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Written evidence from The Patchwork Foundation (TEB 47)

Public Administration and Constitutional Affairs Committee

The Elections Bill inquiry


1.                 Introduction

1.1             This is a response to the Call for Evidence by the Public Administration and Constitutional Affairs Committee (the “Committee”) on the Elections Bill introduced in the House of Commons on 5 July 2021 (the “Bill”)This submission is made by the Patchwork Foundation (“Patchwork”), a UK charity seeking to promote the active participation of young people from disadvantaged and minority backgrounds in British democracy and civil society.  Patchwork’s work includes (i) hosting regular events attended by members of minority communities and leading politicians to encourage the free exchange of ideas and concerns (over 30,000 people from under-represented communities have attended our events); and (ii) offering a 10-month masterclass programme (with over 150 graduates to date) that seeks to educate and train young adults from underprivileged backgrounds by providing classes led by key political and public figures.[1]

1.2             Patchwork, like many other stakeholders, is concerned by the likely negative impact the Bill’s introduction of voter identification (“ID”) requirements will have on access to democracy and voter turnout, particularly among under-represented groups.  However, Patchwork does not seek in this submission to call for the removal of the Bill’s voter ID provisions.  Rather, our position is that the introduction of the Bill provides an opportunity to implement positive measures to support participation by young people and other under-registered groups. 

1.3             This opportunity is particularly important, not only given the persistent challenge of engaging young people and ensuring that elections are demonstrably representative of society as a whole, but also given current concerns about the Bill’s new voter ID requirements.  The implications of such measures are well-documented:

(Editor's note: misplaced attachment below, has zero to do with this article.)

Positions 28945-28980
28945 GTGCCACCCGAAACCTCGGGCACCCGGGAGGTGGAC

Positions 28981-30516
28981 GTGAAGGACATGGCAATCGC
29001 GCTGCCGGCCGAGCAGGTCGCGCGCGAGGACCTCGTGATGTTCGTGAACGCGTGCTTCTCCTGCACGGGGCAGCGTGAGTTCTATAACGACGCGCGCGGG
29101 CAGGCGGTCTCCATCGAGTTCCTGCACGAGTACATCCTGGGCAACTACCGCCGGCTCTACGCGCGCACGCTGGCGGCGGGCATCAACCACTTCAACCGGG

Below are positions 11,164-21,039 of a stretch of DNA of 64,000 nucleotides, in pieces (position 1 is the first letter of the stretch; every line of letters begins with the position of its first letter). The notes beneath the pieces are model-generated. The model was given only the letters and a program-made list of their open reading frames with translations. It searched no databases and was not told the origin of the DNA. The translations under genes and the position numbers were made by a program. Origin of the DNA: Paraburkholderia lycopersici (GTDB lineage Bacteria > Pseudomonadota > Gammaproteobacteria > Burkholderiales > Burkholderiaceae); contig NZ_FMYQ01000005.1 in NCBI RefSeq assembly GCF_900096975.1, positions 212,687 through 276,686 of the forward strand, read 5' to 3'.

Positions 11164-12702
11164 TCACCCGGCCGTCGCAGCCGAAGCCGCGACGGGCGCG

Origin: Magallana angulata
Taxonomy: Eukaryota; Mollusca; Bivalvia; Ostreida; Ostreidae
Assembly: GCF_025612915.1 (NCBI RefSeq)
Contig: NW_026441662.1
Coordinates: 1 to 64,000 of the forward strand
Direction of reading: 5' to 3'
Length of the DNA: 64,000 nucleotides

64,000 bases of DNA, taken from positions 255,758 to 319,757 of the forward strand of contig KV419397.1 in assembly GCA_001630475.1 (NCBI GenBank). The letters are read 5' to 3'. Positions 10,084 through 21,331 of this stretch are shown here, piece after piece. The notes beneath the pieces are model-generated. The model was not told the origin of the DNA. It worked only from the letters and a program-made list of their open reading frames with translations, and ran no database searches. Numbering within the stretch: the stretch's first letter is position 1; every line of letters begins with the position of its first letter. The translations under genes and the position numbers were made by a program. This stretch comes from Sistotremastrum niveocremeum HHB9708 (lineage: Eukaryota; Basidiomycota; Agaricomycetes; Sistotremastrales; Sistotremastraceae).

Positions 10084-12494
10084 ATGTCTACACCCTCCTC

(a)              A report published by the Electoral Commission in February 2021 found that 4% of eligible voters did not hold a required form of photo ID and that this figure was materially higher among certain disadvantaged groups such as the unemployed (11%), those renting from a local authority (13%) or housing association (12%), and disabled people (8%);[2] and

(b)              A study commissioned by the Cabinet Office and published on 31 March 2021 shows similar trends.  While 9% of all respondents lacked a form of valid photo ID,[3] this number rose among disabled respondents (who were 3% less likely to hold any form of photo ID than non-disabled respondents), respondents without qualifications (who were between 3-6% less likely to hold any form of ID than respondents with qualifications), and respondents in the West Midlands, South West and Yorkshire and The Humber (who were between 2-3% less likely to hold any form of ID than respondents living in London and the North West).[4]

(c)               A study conducted by YouGov in February 2021 found that 2% of respondents aged between 16-24 (i.e. over 140,000 people)[5] did not hold any accepted form of photo ID.[6]

(d)              A paper published by the Runnymede Trust for the Joint Committee on Human Rights Inquiry 2020 found that a “disproportionate” number of the 11 million people in the UK who do not hold a form of photo ID are from BME backgrounds and are “largely constituted in the multi-racial working class”.[7]

1.4             One way to improve the participation of affected groups, which Patchwork advances in this submission, would be for the Bill to be amended to introduce a system of automatic voter registration (“AVR”).  As further detailed below, Patchwork, in particular, supports the proposal recommended by (among others) the Electoral Commission[8] and the All-Party Parliamentary Group (“APPG”) on Democratic Participation[9] that citizens be automatically added to the electoral register when they are issued a National Insurance number (“NINo”) in advance of their 16th birthday.  For the reasons provided below, the introduction of the Bill provides an opportune moment for this much-needed change to the British electoral system.

2.                 The need for AVR: Registration and participation rates in the UK

2.1             Recent studies clearly demonstrate the failures of the existing voter registration system and reveal a worrying long-term trend of falling registration rates for young people.  For example, a report published by the Electoral Commission in 2019 on the accuracy and completeness of the electoral register found that: